Spiced Molasses Brownies

February 15, 2012
Author Notes

These are inspired by the fudge-y “Chocolate Molasses Brownie” recipe in the 1943 “The Joy of Cooking”. You can make these in an 8 x 8 pan or, for a prettier dessert, bake them in a 9” round pan. We like them topped them with vanilla-scented whipped cream, but vanilla ice cream would also work well. Either way, enjoy!! ;o)

Test Kitchen Notes

Go out and make these brownies RIGHT NOW! While the recipe says the white pepper is optional, I recommend it. There is so much going on in these brownies but it works, and each bite reveals another of the great flavors in this recipe. I couldn't help myself and added some chunks of dark chocolate to the batter before baking. Don't forget the vanilla whipped cream, it's the perfect topping for these delicious brownies. —cgilsbach

  • Makes one 8 x 8 pan or one 9" round pan
  • 1/2 cup dried tart cherries or chopped black mission figs
  • 2 tablespoons / 30 ml bourbon
  • ½ cup / 4 ounces / 113 grams butter + more for greasing the pan
  • 2 ½ ounces dark chocolate
  • ½ cup dark brown sugar
  • 1/3 cup molasses
  • 3/4 cup / 92 grams all-purpose flour
  • ¼ teaspoon salt
  • 1/2 teaspoon baking powder
  • ½ teaspoon Saigon cinnamon (use more if not using a Vietnamese cinnamon)
  • ½ teaspoon ground ginger
  • ¼ teaspoon freshly ground white pepper (optional)
  • 1 teaspoon vanilla
  • ¼ cup chopped crystallized ginger (or more or less, to taste)
  • 2 eggs
  • Vanilla whipped cream or ice cream for topping (see note below)
In This Recipe
  1. Heat your oven to 350 degrees. Generously butter an 8 x 8 square or 9” round pan. (When using a square pan, I line it with a sling of parchment pager for easier removal.)
  2. Soak the cherries or figs in the bourbon in a small bowl.
  3. Melt the butter and chocolate in a medium, heavy saucepan. Add the sugar and molasses and stir well.
  4. While the chocolate and butter are cooling, whisk together all of the dry ingredients.
  5. Add the vanilla, the crystallized ginger and the cherries or figs with their soaking liquid to the chocolate and butter in the saucepan. Stir to thoroughly blend.
  6. Beat the eggs very lightly using a fork just until they are a uniform color. (I do this in the bowl I used to soak the cherries or figs.) Add the beaten eggs to the saucepan. Using a large spoon, stir well to combine all of the ingredients. Don’t beat too hard, unless you want a crackly top on your brownies (which I understand is actually a meringue, created by beating the batter very hard once you’ve added the eggs).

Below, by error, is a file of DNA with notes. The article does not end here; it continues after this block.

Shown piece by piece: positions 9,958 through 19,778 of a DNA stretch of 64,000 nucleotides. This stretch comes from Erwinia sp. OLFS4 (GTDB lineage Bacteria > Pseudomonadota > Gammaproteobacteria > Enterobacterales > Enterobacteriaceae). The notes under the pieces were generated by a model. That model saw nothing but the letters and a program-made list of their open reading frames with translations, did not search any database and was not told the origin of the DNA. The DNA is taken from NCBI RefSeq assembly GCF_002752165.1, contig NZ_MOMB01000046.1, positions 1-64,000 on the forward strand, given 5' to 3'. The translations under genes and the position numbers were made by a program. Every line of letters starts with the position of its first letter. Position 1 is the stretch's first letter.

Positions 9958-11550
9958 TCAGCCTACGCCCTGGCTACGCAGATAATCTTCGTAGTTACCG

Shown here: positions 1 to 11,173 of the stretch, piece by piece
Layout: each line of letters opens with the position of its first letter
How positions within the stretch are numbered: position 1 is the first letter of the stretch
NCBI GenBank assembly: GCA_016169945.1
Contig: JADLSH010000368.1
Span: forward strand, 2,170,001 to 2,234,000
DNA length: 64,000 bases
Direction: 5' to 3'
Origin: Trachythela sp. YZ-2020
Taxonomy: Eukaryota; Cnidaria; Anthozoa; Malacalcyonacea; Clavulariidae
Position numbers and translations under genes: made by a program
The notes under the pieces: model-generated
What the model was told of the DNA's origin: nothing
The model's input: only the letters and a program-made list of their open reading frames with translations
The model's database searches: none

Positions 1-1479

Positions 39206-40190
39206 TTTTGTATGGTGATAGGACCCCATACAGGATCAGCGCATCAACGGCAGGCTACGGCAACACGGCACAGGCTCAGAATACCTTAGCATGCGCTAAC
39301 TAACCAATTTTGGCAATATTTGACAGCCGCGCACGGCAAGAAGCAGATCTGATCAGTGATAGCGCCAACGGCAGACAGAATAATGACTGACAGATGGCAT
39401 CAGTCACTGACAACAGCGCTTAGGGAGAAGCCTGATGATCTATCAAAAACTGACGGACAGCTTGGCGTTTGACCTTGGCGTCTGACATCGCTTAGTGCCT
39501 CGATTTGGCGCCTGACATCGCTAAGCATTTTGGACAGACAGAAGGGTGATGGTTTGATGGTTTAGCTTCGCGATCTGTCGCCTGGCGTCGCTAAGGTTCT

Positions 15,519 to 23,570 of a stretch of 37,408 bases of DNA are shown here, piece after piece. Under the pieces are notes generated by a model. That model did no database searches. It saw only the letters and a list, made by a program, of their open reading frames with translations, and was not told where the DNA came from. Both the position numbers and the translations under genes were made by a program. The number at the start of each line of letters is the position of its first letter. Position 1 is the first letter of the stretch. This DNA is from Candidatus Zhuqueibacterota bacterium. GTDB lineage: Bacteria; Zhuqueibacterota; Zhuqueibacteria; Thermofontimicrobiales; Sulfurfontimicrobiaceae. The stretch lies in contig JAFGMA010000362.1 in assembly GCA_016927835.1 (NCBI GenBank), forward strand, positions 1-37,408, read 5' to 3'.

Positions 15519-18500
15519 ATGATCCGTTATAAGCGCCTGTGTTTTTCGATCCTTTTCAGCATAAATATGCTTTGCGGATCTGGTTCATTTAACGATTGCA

7. Add the dry ingredients and stir just until the batter is well mixed. Do not overbeat.
  8. Put the batter into the greased pan and bake for 20 minutes or until a toothpick stuck into the center comes out clean. (The toothpick may be just a bit wet, but it should not have any batter on it.)
  9. Allow to cool for at least an hour before removing from the pan and slicing.
  10. Top with a generous dollop or two of vanilla whipped cream or vanilla ice cream.
  11. I hope you like these. Sincerely, AntoniaJames ;o)
  12. N.B. The JOC recipe calls for ½ cup each of white sugar and molasses, 2/3 cup sifted flour, and does not include the cherries, bourbon, ginger or any of the spices.
  13. To make vanilla whipped cream, rub the seeds from ½ a vanilla pod into 2 tablespoons of sugar before you begin making the brownies. If you think to do this the night before, all the better. I do it right in the bowl in which I’m going to whip the cream, and I use the back of a small spoon, to avoid getting too much of the vanilla flavor on my hands (as opposed to in the sugar itself). About an hour before serving, put the cream into the bowl with the scented sugar, and then put the bowl into your freezer with the beaters of your electric mixer. Shortly before serving, remove the bowl from the freezer and immediately whip the cream to the consistency you like. If you don't care to use vanilla seeds, add ¼ teaspoon best quality vanilla to the sugar and rub it in well with the back of a small spoon. ;o)

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Recipe by: AntoniaJames

When I'm not working (negotiating transactions for internet companies), or outside enjoying the gorgeous surroundings here in the San Francisco Bay Area, I'm likely to be cooking, shopping for food, planning my next culinary experiment, or researching, voraciously, whatever interests me. In my kitchen, no matter what I am doing -- and I actually don't mind cleaning up -- I am deeply grateful for having the means to create, share with others and eat great food. Life is very good. ;o)